Flow pattern variability in natural fracture intersections, 1999, Kosakowski G. , Berkowitz B. ,
We use numerical simulations to examine the variability of flow patterns in representative fracture intersection geometries. In contrast to existing studies of perfectly orthogonal intersections, we demonstrate that more realistic geometries lead to a rich spectrum of flow patterns. Moreover, numerical solutions of the Navier-Stokes equations in these fracture intersections indicate that non-linear inertial effects become important for Reynolds numbers as tow as 1-100. Such Reynolds numbers often exist in naturally fractured formations, particularly in karst systems and in the vicinity of wells during pump tests

Mise en vidence du phnomne du renard : exemple des crues exceptionnelles des sources du Boulet-Blagour (Causse de Martel, Lot), 2001, Fabre Jeanpaul, Perrineau Alain
hydraulicians (dam construction) and ignored until now by hydrologists.

Nonlinear Flow in Karst Formations, 2009, Chin D. A. , Price R. M. , Difrenna V. J.

The variation of effective hydraulic conductivity as a function of specific discharge in several 0.2-m and 0.3-m cubes of Key Largo Limestone was investigated. The experimental results closely match the Forchheimer equation. Defining the pore-size length scale in terms of Forchheimer parameters, it is demonstrated that significant deviations from Darcian flow will occur when the Reynolds number exceeds 0.11. A particular threshold model previously proposed for use in karstic formations does not show strong agreement with the data near the onset of nonlinear flow.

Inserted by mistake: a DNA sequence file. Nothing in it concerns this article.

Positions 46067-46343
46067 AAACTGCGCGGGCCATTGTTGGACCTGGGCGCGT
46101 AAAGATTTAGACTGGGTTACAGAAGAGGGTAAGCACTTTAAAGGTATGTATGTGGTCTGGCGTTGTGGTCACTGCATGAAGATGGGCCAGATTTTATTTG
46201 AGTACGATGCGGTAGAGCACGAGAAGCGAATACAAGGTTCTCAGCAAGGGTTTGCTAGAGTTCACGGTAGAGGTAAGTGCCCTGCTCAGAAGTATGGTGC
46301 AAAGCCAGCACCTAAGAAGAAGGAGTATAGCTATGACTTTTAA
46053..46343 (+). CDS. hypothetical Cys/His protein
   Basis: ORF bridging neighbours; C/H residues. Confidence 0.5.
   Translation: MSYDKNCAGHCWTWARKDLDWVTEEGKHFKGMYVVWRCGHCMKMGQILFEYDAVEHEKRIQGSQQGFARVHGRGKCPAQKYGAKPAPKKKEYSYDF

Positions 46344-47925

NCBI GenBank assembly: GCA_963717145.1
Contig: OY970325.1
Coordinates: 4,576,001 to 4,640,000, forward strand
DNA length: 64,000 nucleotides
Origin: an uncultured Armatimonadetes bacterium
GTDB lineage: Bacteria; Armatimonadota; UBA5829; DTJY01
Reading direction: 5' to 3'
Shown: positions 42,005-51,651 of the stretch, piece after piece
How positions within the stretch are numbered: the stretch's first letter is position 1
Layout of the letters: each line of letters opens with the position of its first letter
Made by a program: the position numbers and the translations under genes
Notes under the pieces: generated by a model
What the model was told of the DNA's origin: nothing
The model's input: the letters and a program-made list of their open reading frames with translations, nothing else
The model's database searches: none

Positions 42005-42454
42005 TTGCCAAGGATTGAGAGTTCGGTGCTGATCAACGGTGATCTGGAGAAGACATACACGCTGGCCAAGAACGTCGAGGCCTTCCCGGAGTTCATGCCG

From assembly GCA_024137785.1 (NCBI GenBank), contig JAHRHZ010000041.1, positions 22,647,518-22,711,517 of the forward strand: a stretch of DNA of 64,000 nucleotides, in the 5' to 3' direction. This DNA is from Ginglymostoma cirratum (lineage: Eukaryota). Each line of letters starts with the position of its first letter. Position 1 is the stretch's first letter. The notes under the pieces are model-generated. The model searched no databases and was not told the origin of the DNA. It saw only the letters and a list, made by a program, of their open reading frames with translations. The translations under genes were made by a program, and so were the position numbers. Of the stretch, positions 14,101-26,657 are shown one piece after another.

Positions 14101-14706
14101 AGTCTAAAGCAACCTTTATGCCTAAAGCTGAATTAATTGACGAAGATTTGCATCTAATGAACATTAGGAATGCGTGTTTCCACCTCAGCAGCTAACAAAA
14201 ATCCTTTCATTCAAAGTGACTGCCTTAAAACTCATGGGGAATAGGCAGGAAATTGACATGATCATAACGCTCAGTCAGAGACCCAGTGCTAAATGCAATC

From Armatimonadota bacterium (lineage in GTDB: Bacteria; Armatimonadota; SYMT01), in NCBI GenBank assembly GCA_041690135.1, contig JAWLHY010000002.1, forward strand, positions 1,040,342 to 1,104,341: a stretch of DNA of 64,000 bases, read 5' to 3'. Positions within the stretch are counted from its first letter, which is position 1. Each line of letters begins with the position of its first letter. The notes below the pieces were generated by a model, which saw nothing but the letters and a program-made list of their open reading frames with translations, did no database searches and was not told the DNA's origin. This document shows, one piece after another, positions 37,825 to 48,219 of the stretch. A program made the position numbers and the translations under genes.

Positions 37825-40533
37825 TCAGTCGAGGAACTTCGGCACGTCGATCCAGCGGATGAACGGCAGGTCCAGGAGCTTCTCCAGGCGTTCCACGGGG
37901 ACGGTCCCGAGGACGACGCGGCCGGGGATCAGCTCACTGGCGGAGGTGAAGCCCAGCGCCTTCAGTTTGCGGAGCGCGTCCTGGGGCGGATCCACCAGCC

Effects of sinuosity factor on hydrodynamic parameters estimation in karst systems: a dye tracer experiment from the Beyyayla Sinkhole (Eskişehir, Turkey), 2013, Aydin H. , Ekmekci M. , Soylu M. E.

The sinuosity factor (SF) is a critical value in karst systems in terms of estimating their hydrodynamic parameters including groundwater velocity, coefficient of dispersion, etc., through dye tracer experiments. SF has been used in a number of different dye tracer experiments in karstic systems to estimate a representative flow path. While knowing SF is crucially important in the estimation of hydrodynamic parameters, its calculation is associated with significant uncertainty due to the complexity of subsurface karstic features. And yet, only a few studies have discussed its uncertainties, which might lead some errors in estimation of hydrodynamic parameters from dye tracer experiment. In this study, dye tracer experiments were conducted in two consecutive years (2003 and 2004) representing low and high flow conditions in the Beyyayla sinkhole (Eskişehir, Turkey) where the flow path is well known. Uranine was used in experiments as a tracer and QTRACER computer program was used to determine the hydrodynamic properties of the Beyyayla karst system as well as to gain insights into the effects of SF from dye tracer experiments on estimated parameters. The results showed that the breakthrough curve follows a unimodal and a bimodal distribution in low and high flow conditions, respectively. These different distributions stem from the water transport mechanisms, where velocities were calculated as 58.2 and 93.6 m h−1 during low and high flow conditions observed in a spring emerging from the south side of the studied system. The results also show that the coefficient of dispersion, Reynolds number, and Peclet number increased and longitudinal dispersivity decreased with the higher flow rate. Furthermore, the estimated parameters did not vary with either the flow conditions or the tracer transit time, but they have shown some variations with SF. When SF was increased by 50 %, a change in these parameters was obtained in the range of 50–125 %.